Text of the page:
"We have to be able to quickly and efficiently serve customers," Singleton said. "And when we are unable to consistently solve our customers' problems, it results in a lot of frustration and longer waits for other customers. So after looking through our records, we were able to determine that there were customers (whose needs) we couldn't meet."


Correction: This story misidentified the amount of monthly data usage that has prompted Verizon Wireless to cancel subscriber contracts. The amount is anything in excess of 5GB per subscriber.

That breaking point could be lower for Sprint than for some of its competitors. While other wireless operators, such as AT&T and Verizon Wireless, are raking in profits, Sprint Nextel has been losing money.

The company lost $211 million during the first quarter compared with a profit of $164 million for the same period a year earlier. Revenue for the quarter, which topped out at $10.1 billion, only grew 1 percent compared to the previous year. The company blamed the disappointing results on investments in network coverage and subsidies for handsets, among other things.

In general, the company has struggled since its Nextel acquisition to retain customers. In the first quarter it lost 220,000 monthly subscribers. The company has consistently had one of the highest churn rates in the industry, topping out at about 2.7 percent for the first quarter. By contrast, Verizon has kept its churn around 1.1 percent.

"I wasn't calling to be annoying. I was just trying to get them to fix their mistake."
--Rene, former Sprint Nextel customer

Given this fact, it might seem strange that the company, which is in desperate need of retaining subscribers, would cut any.

Rene said she had only been calling the customer support line to correct Sprint's billing mistakes.

"I wasn't calling to be annoying," she said. "I was just trying to get them to fix their mistake. I still like the service and feel like I am getting a great deal. I even renewed my contract a couple of months ago and upgraded to the new Treo 755."

She claims Sprint began charging her in January for additional services that had previously been included in a special plan the company offered her in 2005 when she renewed her contract for the third time. The plan consisted of 1,000 anytime voice minutes, free night and weekend calling, free text messaging, unlimited data usage, and free mobile-to-mobile minutes for $40 a month, a great deal to say the least.

When charges started showing up on her bill, Rene called customer support to straighten out the issue and was assured it had been a mistake and the same problem would not occur the following month.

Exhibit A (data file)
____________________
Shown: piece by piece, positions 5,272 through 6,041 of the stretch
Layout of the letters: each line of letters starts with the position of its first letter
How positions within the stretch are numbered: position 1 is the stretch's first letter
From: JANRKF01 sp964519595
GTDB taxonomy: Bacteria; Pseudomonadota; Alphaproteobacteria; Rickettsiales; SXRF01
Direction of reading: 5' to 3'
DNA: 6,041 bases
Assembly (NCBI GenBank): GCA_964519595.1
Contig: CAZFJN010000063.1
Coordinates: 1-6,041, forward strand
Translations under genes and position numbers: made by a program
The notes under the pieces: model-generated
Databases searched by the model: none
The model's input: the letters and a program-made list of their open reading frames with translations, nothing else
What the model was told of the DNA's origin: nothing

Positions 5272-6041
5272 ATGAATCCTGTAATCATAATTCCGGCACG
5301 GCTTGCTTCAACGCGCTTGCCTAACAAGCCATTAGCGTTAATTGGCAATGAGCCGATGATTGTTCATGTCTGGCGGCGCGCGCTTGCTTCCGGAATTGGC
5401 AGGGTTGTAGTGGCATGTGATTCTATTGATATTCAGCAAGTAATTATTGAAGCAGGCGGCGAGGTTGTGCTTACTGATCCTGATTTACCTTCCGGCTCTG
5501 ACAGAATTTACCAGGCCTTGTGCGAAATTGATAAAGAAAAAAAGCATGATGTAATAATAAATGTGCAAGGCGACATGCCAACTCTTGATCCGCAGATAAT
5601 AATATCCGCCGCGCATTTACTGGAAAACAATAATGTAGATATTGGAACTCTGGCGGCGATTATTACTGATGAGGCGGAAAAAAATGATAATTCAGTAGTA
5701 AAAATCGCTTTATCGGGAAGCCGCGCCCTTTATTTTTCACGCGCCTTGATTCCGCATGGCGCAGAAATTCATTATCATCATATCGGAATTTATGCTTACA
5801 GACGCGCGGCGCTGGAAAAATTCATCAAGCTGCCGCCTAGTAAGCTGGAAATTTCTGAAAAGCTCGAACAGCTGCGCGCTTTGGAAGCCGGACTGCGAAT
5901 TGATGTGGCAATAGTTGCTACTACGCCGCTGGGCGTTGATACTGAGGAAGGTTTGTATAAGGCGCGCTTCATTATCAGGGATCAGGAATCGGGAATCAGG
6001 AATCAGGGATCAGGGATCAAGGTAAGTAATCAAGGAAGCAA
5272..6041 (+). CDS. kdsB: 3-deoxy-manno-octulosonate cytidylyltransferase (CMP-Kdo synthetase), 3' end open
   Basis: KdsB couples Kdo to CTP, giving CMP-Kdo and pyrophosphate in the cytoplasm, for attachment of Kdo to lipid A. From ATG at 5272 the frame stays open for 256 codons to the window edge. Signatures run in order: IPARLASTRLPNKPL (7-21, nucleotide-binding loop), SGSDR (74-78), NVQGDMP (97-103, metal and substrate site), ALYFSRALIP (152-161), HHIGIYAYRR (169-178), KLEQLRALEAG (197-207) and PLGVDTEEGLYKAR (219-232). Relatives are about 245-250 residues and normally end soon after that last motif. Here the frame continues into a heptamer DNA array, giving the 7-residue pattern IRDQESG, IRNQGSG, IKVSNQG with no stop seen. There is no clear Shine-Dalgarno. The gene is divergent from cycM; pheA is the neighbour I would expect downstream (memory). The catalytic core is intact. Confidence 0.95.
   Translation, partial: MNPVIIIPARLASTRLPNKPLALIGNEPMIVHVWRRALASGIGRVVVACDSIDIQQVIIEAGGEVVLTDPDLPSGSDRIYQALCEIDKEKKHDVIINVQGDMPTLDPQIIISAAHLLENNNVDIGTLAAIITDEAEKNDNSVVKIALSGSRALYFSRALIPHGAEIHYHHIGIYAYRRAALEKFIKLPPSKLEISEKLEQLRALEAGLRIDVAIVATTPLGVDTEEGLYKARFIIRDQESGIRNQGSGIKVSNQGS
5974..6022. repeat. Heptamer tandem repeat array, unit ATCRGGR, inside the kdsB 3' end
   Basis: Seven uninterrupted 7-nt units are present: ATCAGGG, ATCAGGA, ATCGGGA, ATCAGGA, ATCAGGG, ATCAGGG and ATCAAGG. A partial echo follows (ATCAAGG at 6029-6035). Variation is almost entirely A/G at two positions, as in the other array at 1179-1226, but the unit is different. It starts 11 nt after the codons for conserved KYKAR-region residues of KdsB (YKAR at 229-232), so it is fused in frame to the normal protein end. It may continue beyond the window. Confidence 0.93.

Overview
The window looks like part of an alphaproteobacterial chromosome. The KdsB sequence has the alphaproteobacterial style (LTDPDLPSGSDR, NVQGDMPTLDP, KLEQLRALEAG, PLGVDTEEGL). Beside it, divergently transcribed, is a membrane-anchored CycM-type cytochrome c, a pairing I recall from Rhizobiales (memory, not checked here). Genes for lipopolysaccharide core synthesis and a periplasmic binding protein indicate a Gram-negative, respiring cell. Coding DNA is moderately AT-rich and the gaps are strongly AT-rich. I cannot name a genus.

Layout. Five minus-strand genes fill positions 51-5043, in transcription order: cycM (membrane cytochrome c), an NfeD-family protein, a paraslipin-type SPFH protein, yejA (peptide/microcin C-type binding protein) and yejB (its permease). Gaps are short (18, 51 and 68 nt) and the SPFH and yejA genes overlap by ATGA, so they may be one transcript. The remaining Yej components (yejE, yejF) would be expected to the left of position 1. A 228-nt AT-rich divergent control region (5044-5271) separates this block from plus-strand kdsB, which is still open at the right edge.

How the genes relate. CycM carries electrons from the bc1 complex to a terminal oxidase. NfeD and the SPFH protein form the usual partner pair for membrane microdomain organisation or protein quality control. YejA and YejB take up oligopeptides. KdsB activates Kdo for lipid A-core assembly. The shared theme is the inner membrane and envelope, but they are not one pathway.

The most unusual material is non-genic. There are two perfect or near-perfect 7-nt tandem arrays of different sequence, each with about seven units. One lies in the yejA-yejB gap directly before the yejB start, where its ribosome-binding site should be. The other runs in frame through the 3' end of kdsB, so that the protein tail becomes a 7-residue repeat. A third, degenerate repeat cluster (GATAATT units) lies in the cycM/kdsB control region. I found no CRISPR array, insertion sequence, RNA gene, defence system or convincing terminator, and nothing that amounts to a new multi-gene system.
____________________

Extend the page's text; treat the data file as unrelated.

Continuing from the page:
But when her bill came the next month, the charges were still there, she said. For five straight months, Rene called the Sprint customer support line after she received her bill to clear up the erroneous charges, and each time was assured the problem had been fixed.

While she said the customer representatives she dealt with seemed helpful, she often had to sit on hold for 30 minutes or more. She was transferred to several different operators in different departments, she said. And numerous calls were dropped, forcing her to call back.

What Rene didn't realize is that Sprint was keeping a tally of her phone calls, counting each transfer as a separate call to the support line. Finally, without warning, she was told in the June 29 letter to find another carrier.

"Our records indicate that over the past year, we have received frequent calls from you regarding your billing or other general account information," the letter reads. "While we have worked to resolve your issues and questions to the best of our ability, the number of inquiries you have made to us during this time has led us to determine that we are unable to meet your current wireless needs."

"Therefore after careful consideration, the decision has been made to terminate your wireless service agreement effective July 30, 2007."

For the past week, Rene has been trying to get the decision overturned. But on Friday, she was informed that the company is still canceling her service.

Meanwhile, Rene's boyfriend, who is also a Sprint subscriber, says he has gotten 30 unsolicited telemarketing calls over the past several months from Sprint asking him if he wants to add additional lines to his service. Even though he has explicitly asked Sprint not to call him with additional offers, he is still receiving phone calls.

"It's ridiculous that they can call us as many times as they want to sell us something," Rene said. "But if I call to ask them to fix their error, they cancel my service."